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I have one problem, where fractured nasal bones lead to cause of an asymmetric nose. Since it was partially reduced nasal fractures, my case was resulted with a crooked nose. Because of it, I really think I am with prior medical attention, and many recount a history of progressive nasal changes following a traumatic event. I have heard that patients who do receive treatment following the incident, many find the treatment unsuccessful. Anyway, I really need to know what I could expect of fixing my crooked nose.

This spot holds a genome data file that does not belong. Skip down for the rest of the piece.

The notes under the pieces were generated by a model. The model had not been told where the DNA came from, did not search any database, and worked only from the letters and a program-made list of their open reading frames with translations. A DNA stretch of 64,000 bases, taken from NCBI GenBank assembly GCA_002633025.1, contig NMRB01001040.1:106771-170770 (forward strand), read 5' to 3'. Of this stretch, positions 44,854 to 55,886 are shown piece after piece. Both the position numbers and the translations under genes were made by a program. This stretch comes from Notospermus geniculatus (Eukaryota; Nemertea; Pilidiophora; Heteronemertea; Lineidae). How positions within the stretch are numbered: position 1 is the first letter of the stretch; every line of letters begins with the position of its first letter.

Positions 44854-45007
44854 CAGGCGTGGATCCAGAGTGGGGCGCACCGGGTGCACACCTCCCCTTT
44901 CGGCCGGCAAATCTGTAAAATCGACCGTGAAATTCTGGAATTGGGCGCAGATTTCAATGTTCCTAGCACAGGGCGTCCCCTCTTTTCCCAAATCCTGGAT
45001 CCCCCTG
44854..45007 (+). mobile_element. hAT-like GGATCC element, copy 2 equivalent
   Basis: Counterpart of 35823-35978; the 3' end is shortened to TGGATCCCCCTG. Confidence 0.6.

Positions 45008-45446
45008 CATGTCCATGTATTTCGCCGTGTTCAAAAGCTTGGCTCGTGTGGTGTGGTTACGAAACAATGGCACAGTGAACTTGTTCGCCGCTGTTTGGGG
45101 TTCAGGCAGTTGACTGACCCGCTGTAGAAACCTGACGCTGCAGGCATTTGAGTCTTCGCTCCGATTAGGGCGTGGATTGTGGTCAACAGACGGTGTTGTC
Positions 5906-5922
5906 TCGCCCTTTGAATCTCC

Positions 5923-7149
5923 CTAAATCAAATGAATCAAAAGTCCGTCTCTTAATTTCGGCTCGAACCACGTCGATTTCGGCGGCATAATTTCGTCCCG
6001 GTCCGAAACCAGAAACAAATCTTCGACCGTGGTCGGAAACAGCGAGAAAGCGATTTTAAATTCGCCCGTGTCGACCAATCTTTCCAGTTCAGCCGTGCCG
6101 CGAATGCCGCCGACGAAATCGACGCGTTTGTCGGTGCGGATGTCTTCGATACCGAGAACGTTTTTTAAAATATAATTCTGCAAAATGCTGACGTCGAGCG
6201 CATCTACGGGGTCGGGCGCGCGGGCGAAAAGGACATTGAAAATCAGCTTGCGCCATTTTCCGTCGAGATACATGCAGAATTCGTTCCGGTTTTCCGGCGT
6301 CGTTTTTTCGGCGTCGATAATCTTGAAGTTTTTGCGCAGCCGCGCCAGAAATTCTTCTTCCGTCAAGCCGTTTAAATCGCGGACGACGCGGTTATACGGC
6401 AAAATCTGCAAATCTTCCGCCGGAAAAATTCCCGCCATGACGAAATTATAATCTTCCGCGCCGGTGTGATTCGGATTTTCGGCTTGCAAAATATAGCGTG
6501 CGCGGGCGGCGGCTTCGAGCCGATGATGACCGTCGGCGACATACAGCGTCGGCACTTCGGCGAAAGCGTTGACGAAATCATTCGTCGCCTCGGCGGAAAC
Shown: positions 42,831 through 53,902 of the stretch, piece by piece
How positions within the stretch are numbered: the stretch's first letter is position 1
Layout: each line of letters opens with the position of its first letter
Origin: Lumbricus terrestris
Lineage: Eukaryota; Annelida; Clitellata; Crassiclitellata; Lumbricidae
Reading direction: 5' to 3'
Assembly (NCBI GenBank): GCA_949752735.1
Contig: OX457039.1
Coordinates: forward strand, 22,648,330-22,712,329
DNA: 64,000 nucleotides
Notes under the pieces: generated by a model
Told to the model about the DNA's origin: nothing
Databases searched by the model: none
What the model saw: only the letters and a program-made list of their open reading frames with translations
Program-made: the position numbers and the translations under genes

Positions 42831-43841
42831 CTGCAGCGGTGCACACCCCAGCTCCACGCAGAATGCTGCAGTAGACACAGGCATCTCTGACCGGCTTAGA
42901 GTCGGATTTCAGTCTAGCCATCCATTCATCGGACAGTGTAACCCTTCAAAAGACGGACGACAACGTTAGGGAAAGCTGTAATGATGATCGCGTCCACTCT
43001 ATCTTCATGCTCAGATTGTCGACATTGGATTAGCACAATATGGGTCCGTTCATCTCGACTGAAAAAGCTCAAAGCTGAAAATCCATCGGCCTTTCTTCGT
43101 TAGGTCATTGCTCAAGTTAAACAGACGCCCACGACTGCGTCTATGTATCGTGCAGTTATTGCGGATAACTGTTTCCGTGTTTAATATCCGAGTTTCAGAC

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Nasal bones are the most commonly fractured bones which are placed in the face. These fractures are associated with surface depressions and irregularities. Injury leading to a crooked nose may be secondary to a recent event or to years of scarring and contraction following some previous trauma. Familiarity with the crooked nose leads to appreciation of commonly associated anatomical abnormalities of nose. Asymmetric noses are typically characterized by deviation of the bony upper third or the cartilaginous lower two thirds of the nose. Many patients who seek either cosmetic or functional benefits of rhinoplasty are initially pleased with new appearance. There are also a lot of patients with crooked nose who had excellent results after surgery. Years later, as the forces of healing begin to manifest, some of the patients may become disappointed. That’s why it will be only your decision if you will perform rhinoplasty for crooked nose and if you will be pleased with results.
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